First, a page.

In the 1950s to enable Family Worship, I was quietly reprimanded by my Bishop for holding “Family Services” that didn’t rely on the 1662 Book of Common Prayer and were to be “of a temporary nature!”

With this brief history, you will realise that there must be many changes in our Church if it is to survive.

Clergy and people will need to be adventurous and soon if we are going to “Convert England” the aim of the late Archbishop Temple who unfortunately died before his great plan of Evangelism for the 1950s could be carried forward and was quietly forgotten.

Instead the Church Assembly spent 10 years discussing “Canon Law”, the rulebook of how clergy should behave!

God bless us all as we move into the 2020s and pray and work that we may move forwards, rather than backwards in the coming years!

Thank you for the beautiful cards and gifts I was given at Christmas and the kindness of offering me physical help as I need it. I am entirely dependent on others to survive on my own these days.

GCR

29 December 2019

"The threat of the baby"

You cannot think of that tiny new-born baby being a threat to anyone, yet almost immediately, King Herod saw him as a serious threat and sought to destroy Him before he could upset anything.

Old Simeon, holding the baby as He was brought to the Temple to fulfil the Mosaic laws, instinctively knew that this was a special child, who would face dangers as He grew and prove a threat to all the powers prevailing in Jewish circles, both religious and secular.

If this indeed was the long-awaited Messiah then nothing could remain the same.

There was that veiled prophecy that “a sword would pierce Mary’s soul” as the shadow of the Cross would emerge as the child grew to be a man; “This child is set for the fall and rising of many in Israel”.

Jesus indeed is a serious threat. Not only to the religious leaders, or the King and his like, but to Society and its values, not only then but even now.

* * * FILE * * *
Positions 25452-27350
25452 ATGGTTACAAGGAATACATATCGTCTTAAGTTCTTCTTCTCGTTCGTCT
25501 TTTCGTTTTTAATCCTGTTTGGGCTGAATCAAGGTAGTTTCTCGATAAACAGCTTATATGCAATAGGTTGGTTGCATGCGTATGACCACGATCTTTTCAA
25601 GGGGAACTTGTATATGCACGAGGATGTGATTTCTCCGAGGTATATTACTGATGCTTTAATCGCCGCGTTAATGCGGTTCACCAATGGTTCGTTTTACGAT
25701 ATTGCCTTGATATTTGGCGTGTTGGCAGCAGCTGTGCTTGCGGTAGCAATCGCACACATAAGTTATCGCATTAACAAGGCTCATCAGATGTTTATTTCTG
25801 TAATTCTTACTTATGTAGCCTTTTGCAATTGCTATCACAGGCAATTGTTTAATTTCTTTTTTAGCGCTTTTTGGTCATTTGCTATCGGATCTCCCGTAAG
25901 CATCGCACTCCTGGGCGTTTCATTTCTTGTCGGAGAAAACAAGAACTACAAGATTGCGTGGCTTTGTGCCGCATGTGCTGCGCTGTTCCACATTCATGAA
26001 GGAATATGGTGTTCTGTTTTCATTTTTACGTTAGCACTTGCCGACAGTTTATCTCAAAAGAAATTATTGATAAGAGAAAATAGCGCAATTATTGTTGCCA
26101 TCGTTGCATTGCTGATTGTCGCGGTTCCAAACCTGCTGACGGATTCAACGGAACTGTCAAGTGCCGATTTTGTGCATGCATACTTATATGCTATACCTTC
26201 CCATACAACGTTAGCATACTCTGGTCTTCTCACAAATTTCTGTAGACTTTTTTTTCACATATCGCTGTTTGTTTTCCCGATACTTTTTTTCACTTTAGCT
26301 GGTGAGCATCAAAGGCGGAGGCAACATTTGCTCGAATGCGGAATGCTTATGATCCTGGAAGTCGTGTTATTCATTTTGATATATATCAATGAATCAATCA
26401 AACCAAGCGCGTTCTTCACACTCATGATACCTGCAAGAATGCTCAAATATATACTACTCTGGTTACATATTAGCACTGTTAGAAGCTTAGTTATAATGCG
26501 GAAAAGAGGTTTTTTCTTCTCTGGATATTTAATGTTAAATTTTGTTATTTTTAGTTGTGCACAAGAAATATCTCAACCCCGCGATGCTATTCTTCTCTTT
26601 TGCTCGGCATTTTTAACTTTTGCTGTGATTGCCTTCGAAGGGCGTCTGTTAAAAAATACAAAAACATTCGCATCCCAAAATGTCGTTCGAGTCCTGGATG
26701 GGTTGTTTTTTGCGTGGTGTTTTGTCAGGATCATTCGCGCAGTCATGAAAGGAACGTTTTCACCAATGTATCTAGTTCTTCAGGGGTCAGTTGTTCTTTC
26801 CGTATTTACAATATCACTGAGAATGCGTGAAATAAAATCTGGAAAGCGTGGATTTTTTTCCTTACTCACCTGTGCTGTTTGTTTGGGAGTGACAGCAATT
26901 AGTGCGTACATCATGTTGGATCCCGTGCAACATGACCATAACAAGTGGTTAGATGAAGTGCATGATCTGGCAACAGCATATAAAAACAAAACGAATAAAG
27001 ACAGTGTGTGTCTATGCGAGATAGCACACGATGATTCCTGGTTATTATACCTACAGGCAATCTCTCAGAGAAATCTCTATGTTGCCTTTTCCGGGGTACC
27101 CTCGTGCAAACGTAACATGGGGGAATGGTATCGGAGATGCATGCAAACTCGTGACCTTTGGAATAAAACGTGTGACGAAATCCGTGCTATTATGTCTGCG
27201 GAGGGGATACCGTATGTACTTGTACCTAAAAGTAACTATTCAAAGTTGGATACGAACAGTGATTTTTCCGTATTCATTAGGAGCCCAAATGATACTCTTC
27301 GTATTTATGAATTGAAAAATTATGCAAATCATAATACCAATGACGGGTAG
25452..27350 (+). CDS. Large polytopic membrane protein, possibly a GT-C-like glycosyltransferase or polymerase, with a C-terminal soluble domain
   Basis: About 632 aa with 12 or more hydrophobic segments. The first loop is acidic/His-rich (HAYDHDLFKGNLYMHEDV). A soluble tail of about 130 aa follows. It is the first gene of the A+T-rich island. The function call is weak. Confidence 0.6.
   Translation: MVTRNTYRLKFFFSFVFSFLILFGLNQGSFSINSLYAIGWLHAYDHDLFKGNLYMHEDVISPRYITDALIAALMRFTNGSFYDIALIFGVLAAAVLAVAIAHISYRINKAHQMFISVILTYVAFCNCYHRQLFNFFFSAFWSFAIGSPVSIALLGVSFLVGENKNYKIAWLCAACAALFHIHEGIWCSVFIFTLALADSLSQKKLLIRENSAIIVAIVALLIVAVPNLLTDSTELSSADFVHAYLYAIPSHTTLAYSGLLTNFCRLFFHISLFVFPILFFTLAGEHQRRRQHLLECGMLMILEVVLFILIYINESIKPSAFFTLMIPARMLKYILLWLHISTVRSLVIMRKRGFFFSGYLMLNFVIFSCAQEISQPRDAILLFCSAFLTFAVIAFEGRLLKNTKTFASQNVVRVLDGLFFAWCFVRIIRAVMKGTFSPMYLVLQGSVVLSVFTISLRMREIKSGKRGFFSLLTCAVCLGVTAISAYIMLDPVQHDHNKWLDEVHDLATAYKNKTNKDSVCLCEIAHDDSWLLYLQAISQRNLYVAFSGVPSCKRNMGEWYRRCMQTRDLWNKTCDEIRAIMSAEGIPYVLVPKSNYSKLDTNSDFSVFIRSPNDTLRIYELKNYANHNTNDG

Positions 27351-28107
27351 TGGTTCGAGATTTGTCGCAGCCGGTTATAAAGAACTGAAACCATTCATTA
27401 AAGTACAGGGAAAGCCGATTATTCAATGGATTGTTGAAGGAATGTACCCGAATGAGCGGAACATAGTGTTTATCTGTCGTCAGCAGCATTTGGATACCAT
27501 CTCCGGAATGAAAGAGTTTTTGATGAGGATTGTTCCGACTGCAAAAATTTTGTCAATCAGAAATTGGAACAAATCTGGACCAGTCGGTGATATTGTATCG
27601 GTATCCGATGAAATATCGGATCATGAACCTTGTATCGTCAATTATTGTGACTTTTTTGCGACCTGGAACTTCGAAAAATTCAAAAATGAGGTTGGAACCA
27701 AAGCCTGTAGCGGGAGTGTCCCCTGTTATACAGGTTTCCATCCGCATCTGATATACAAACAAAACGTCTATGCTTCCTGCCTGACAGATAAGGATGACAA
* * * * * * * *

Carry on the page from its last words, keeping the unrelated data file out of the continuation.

It is significant that the Cross dominates St. Mark’s Gospel; even from the second chapter the opposition is clearly defined, as this man immediately breaks the sacred Laws, those regarding the Sabbath, but also those that define what company one should keep.

If we study the Old Testament prophets carefully, we will find that amid all the accounts of wars and massacres (all in the Name of God), there is a gentler and more socially minded God whom we find particularly in Deuteronomy,

This clearly shows that God (speaking through the prophets also) demands social justice, fair trading, concern for everyone, particularly the disadvantaged; He is concerned for the plight of the “strangers”, that is, “immigrants”, Gentiles from neighbouring lands.

From Genesis onwards, and as I have said, through the prophets, we see this humane God seriously concerned about the welfare, even of sinners.

Although Adam and Eve have sinned, nevertheless, God the Father is concerned for their welfare, by making clothes for them to cover the nakedness. Cain, who murdered his brother Abel, has a cloak of protection cast over him, lest people try to avenge Abel’s death by lynching Cain.

You might have expected the opposite, for this is not “an eye for an eye, and a tooth for a tooth” and this “gentle” side of God is reflected through the Old Testament, but also in Jesus’ teaching about caring for our neighbours, by supporting them when they are going through tough times.

Jesus earned His condemnation by the vested interests, they concerned only with profit, no matter who suffered. The turning over the tables of the money-changers is a direct challenge to the financially interested, who are concerned with profit rather morality.

Good reason for many sections of Society to want rid of this socialistic meddler, who was followed by the “common people” who “heard Him gladly” but not by those who from the beginning saw him as a threat.

I suggest if Jesus were around today, perhaps a large proportion of people would find His teaching (and The Church’s) as unacceptable as did the Pharisees, the Tradesmen and all stood around and shouted “Crucify”,

 GCR

22 December 2019

May I wish all my readers a Happy Christmas and a Peaceful and Contented New Year.

Jarge